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‘This Yarn Expo will see a shift towards sellers’ -- Sanjay K Jain

"Cotton and yarn prices have been upbeat in the last three months. China however hasn’t participated in this rally much – typically Yarn Expo is a time for bulk buying as both buyers and sellers meet physically. “For last couple of years, it’s been a buyers’ market, however I feel this Expo will see a shift towards sellers. This Expo has been keenly looked at by all to see Chinese buyers will embrace global yarn prices or not,” says Sanjay K Jain, MD, TT & Chairman NITRA."

 

 

This Yarn Expo will see a shift towards sellers

 

Cotton and yarn prices have been upbeat in the last three months. China however hasn’t participated in this rally much – typically Yarn Expo is a time for bulk buying as both buyers and sellers meet physically. “For last couple of years, it’s been a buyers’ market, however I feel this Expo will see a shift towards sellers. This Expo has been keenly looked at by all to see Chinese buyers will embrace global yarn prices or not,” says Sanjay K Jain, MD, TT & Chairman NITRA. They are exhibiting the full range of cotton yarn from 20/1 to 60/1 in both organic and conventional cotton. Carded and combed yarn for both weaving and knitting are being offered.

This Yarn Expo will see a shift towards sellers Sanjay K Jain

 

Highlighting business dynamics in China, Jain says yarn imports have been negligible from January as China refused to accept higher prices – however shipments have been brisk till Mid Feb. Volatility always impacts business flow and this year is no exception. There is a lot of confusion in the minds of people and no one knows what position to take. Yarn exports to China which were high in October to December, have almost dried up now. The Expo will decide the shipment flow for the next two months. The changed dynamics have kept prices within control, if China accepts higher prices, then we can expect higher prices in the days to come.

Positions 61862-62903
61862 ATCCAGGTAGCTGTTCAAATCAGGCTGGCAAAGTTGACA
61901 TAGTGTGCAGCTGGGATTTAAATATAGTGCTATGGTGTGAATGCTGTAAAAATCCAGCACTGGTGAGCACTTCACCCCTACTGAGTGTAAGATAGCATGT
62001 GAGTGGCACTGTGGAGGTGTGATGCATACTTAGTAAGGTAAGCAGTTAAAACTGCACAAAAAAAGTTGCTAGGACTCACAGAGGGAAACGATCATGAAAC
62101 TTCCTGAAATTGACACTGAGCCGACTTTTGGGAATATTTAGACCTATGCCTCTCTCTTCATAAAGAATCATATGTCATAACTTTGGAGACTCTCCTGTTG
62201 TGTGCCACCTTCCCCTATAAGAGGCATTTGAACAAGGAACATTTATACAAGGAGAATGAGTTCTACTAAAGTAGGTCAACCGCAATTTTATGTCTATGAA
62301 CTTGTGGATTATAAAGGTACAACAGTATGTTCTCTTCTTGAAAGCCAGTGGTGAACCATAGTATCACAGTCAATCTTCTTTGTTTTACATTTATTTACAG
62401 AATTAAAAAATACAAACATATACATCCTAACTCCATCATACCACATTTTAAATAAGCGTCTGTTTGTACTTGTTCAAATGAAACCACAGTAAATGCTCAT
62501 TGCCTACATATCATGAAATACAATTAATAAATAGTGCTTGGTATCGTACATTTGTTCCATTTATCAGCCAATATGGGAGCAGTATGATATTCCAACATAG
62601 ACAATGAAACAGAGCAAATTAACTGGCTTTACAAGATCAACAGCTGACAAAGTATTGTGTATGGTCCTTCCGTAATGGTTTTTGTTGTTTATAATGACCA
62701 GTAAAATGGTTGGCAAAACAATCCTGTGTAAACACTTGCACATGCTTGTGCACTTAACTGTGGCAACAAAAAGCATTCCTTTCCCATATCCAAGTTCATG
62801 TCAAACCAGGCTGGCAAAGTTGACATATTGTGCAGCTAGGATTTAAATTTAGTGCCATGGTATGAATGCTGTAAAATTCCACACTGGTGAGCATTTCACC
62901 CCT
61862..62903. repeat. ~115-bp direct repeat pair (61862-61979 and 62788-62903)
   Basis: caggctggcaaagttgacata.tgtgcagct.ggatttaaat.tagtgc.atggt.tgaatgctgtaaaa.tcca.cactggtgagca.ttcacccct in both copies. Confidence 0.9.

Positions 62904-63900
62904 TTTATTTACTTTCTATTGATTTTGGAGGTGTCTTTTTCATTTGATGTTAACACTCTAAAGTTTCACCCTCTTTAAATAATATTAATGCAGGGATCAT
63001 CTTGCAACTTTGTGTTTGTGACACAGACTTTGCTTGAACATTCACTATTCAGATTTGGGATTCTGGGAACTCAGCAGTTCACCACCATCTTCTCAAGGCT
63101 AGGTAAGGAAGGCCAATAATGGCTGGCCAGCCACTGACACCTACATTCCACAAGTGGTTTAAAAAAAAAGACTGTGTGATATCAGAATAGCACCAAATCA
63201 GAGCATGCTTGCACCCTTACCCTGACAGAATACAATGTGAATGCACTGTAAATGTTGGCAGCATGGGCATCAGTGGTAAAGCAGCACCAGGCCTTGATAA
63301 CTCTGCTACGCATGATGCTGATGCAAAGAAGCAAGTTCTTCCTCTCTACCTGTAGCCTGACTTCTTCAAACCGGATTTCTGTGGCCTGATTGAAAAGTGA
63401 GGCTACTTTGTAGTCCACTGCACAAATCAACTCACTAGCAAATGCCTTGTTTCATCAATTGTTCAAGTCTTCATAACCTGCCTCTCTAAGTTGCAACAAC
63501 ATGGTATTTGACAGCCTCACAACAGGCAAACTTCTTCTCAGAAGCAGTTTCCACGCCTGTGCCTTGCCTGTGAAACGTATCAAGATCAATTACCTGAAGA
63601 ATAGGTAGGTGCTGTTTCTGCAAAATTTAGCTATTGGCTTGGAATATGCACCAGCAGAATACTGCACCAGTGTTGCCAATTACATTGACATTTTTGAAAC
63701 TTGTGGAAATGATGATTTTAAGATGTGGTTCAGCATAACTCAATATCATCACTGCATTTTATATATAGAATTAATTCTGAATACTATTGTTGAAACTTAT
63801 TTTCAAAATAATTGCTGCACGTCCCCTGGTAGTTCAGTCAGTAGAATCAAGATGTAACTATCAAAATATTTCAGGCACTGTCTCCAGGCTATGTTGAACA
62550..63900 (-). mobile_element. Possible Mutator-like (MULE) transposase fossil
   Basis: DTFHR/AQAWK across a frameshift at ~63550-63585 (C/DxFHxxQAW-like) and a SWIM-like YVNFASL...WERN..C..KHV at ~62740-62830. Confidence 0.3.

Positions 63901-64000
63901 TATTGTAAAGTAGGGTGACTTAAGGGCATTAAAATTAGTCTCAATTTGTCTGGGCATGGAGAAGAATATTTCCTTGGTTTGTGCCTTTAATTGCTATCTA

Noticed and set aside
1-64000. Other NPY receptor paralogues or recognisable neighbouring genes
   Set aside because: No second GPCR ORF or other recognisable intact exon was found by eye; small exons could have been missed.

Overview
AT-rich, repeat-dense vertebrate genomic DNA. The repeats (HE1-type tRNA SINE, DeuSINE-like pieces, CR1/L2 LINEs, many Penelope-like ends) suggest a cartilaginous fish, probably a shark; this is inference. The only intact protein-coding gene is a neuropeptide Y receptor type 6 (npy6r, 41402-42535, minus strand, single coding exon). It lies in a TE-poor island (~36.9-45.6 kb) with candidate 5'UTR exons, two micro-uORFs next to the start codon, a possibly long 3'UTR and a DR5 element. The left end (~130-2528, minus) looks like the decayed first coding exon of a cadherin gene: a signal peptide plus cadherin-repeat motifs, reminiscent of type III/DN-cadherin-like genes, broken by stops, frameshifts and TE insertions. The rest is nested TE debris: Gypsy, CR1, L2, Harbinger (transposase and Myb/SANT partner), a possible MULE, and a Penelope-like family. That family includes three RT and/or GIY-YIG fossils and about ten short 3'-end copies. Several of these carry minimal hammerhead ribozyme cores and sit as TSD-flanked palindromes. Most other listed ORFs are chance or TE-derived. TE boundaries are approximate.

Strategies to deal with current crisis

Trends in global yarn production and yarn stocks low margins and losses have kept yarn production low, while consumption is marginally up hence, yarn stock levels are low. China’s decreasing yarn import is causing exporters to search for new markets. In the wake of this, Bangladesh is always the next best market.

He says, Vietnam and Indonesia yarn export to China is increasing, on the back of no import duty, while India and Pakistan lose due to the levied import duties. To which, he says that it’s a common story for India everywhere. “We are losing to non-preferential tariffs vis-à-vis our competition. Government is also not giving MEIS to yarn despite us being at a disadvantage and having so much surplus yarn. The main focus should be the domestic demand from India due to increase in fabric and garment production in India.”

Jain says irrespective of TPP withdrawal, India will continue to be a big force in the global yarn trade for a long time to come. In times of crisis, a company should live by the day – world is too volatile and uncertain to make any predictions and strategy. It’s dangerous to carry open positions in today’s market – they could be some nasty surprises, concludes Jain.

 
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